Let’s take a page out of the airlines frequent flier programs, or closer to home, those from supermarkets’ frequent shopper programs.
In a Washington Post op-ed Dorry Segev and Marty Makary, both physicians and professors at Johns Hopkins School of Medicine and Bloomberg School of Public Health have offered an interesting twist that supermarkets should pay attention to.
Last week they pointed out that Seventeen percent of U.S. adults have received at least one vaccine dose, a number that is growing every day. There is strong evidence, they write, that immunity not only makes people far less likely to get sick from covid-19, but also makes it highly unlikely they will spread the disease. Let’s put science into action they declare. Local lawmakers should allow “immunity nights” or designated days or times for businesses to accommodate immune customers at a higher capacity. Doing so might just save businesses on the brink of failure.
Segev and Makary suggests that those who are now immune should be able to slowly and carefully start living their lives again. They say, go to public venues and gyms. Eat out. Shop and rebuild communities. For some businesses, this influx of customers could be a lifeline. In the supermarket world, since the pandemic began, most stores have allocated special hours for people to shop that are 65+ or handicapped or have fragile immune systems – how about turning that on its head? And offering special prime hours (when people really want to shop instead of 6-7am time slots)? Or what about even offering certified vaccinated shoppers a discount? Segev and Makary also point out that for people who battle depression from being inactive often remind us of how the soul longs for community and to be active. More than 42% of people surveyed by the US Census Bureau in December reported symptoms of anxiety or depression in December, an increase from 11% the previous year. Here’s how it could work they write: Businesses such as restaurants would allow those with documentation of immunity to enter with 100 percent capacity during certain times. Certainly this could also work in supermarkets – and their mostly shuttered grocerants. It’s not a new idea. British Prime Minister Boris Johnson is already talking about “immunity passports” for his country as a way for people to get back to pubs and theaters. Israel is using them for entry into public gatherings and travel. Dr. Segev and Dr. Makary feel that our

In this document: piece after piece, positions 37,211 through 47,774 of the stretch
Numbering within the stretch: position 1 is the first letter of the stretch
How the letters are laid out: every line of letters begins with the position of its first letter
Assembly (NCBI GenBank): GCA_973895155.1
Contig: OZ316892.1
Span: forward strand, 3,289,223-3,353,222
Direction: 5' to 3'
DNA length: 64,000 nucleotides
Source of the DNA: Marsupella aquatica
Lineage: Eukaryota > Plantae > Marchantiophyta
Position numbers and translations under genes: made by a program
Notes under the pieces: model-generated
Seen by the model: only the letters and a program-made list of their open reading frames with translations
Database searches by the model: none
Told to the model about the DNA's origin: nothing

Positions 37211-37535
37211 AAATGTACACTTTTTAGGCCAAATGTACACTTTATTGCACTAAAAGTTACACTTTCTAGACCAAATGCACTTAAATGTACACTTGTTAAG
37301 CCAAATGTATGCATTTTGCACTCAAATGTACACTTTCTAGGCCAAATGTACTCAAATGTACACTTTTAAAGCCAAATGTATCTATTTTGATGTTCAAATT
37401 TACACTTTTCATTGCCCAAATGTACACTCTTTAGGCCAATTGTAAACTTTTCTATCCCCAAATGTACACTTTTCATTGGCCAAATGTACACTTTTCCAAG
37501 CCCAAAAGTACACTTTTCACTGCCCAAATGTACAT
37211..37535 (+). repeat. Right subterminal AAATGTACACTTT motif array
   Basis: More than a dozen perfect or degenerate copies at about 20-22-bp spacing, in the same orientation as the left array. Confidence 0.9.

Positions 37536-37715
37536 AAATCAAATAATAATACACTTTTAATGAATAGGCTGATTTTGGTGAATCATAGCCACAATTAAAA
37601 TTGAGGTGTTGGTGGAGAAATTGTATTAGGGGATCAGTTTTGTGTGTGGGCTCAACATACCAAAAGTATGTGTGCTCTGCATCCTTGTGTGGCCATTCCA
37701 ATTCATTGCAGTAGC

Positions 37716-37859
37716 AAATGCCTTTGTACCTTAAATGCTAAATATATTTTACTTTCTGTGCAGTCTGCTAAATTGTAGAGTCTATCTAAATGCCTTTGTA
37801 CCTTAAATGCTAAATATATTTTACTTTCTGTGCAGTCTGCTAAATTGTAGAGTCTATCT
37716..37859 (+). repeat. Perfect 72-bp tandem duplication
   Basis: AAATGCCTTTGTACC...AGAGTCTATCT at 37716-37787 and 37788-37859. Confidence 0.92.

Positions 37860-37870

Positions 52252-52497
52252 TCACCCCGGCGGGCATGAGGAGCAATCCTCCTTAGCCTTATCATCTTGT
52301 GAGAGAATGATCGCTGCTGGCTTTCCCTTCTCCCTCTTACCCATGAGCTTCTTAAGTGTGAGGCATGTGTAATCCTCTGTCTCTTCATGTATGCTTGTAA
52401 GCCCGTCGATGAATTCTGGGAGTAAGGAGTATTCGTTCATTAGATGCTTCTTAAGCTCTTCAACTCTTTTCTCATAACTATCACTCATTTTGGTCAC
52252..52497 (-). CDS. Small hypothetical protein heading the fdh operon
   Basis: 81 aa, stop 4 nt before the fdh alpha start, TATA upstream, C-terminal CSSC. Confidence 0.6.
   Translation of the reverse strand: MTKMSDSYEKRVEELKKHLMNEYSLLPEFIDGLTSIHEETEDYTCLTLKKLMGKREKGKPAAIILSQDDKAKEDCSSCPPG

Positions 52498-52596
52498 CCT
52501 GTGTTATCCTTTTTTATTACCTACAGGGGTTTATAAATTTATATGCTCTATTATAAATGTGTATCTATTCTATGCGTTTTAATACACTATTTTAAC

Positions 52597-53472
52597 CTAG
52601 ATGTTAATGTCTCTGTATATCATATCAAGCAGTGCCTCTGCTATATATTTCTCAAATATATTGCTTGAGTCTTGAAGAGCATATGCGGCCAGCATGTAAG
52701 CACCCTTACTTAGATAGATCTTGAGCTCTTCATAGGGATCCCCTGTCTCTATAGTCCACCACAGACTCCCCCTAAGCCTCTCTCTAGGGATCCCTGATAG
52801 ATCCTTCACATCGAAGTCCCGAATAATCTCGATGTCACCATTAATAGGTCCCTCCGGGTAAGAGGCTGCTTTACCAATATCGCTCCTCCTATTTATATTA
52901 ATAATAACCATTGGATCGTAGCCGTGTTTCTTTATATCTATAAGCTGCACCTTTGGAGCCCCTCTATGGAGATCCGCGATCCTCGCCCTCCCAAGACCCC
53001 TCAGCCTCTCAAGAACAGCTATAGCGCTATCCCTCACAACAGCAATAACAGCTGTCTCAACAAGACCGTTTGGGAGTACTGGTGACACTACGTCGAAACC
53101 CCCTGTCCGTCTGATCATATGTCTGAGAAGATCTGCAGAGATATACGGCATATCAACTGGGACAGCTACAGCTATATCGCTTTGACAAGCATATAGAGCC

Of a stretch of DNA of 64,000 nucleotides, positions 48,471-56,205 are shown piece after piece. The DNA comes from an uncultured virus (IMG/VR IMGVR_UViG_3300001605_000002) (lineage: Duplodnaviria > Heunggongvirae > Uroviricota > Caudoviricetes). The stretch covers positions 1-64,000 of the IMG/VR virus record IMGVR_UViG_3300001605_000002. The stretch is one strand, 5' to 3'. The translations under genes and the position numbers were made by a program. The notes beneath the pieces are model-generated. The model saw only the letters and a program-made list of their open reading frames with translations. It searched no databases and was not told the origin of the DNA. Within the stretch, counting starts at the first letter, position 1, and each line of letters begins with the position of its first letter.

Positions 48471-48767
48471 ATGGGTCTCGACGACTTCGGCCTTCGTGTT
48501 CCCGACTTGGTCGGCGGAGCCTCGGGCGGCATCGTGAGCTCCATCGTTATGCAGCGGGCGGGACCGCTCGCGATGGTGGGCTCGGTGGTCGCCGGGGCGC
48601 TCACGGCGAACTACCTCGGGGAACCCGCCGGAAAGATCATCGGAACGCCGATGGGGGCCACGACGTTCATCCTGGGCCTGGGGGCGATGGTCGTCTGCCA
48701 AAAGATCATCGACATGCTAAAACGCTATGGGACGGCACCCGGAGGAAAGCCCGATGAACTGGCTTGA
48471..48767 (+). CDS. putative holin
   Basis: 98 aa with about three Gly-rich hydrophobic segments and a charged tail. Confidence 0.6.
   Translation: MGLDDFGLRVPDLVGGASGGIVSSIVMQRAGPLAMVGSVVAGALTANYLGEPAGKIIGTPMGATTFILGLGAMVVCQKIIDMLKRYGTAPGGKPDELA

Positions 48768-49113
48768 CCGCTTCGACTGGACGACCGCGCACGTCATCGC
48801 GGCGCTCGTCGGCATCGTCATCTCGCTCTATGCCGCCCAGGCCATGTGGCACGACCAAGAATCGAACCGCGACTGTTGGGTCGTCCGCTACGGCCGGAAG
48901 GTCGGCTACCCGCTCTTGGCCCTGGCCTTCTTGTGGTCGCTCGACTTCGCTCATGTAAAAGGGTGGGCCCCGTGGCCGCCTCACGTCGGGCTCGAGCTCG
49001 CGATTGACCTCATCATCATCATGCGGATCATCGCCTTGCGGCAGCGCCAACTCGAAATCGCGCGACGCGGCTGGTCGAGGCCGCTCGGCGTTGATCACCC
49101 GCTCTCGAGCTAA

nation’s covid-19 strategy should not be to simply to extinguish the virus. It should be to maximize overall health and transition to normalcy.